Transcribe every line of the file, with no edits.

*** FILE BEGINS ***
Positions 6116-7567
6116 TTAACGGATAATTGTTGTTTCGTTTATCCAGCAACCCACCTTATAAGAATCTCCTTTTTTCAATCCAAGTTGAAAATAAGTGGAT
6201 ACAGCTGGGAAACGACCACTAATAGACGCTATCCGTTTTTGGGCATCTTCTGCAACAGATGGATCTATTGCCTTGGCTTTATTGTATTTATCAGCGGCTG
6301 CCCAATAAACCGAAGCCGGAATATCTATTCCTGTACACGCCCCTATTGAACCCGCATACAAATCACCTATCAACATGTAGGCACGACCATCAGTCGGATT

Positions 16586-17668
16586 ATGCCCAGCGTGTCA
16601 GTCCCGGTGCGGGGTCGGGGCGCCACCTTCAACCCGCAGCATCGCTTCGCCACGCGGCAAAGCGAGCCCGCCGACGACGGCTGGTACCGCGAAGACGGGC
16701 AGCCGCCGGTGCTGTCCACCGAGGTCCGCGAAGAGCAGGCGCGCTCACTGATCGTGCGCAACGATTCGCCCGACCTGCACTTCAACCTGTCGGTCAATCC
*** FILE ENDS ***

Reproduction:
Positions 6116-7567
6116 TTAACGGATAATTGTTGTTTCGTTTATCCAGCAACCCACCTTATAAGAATCTCCTTTTTTCAATCCAAGTTGAAAATAAGTGGAT
6201 ACAGCTGGGAAACGACCACTAATAGACGCTATCCGTTTTTGGGCATCTTCTGCAACAGATGGATCTATTGCCTTGGCTTTATTGTATTTATCAGCGGCTG
6301 CCCAATAAACCGAAGCCGGAATATCTATTCCTGTACACGCCCCTATTGAACCCGCATACAAATCACCTATCAACATGTAGGCACGACCATCAGTCGGATT

Positions 16586-17668
16586 ATGCCCAGCGTGTCA
16601 GTCCCGGTGCGGGGTCGGGGCGCCACCTTCAACCCGCAGCATCGCTTCGCCACGCGGCAAAGCGAGCCCGCCGACGACGGCTGGTACCGCGAAGACGGGC
16701 AGCCGCCGGTGCTGTCCACCGAGGTCCGCGAAGAGCAGGCGCGCTCACTGATCGTGCGCAACGATTCGCCCGACCTGCACTTCAACCTGTCGGTCAATCC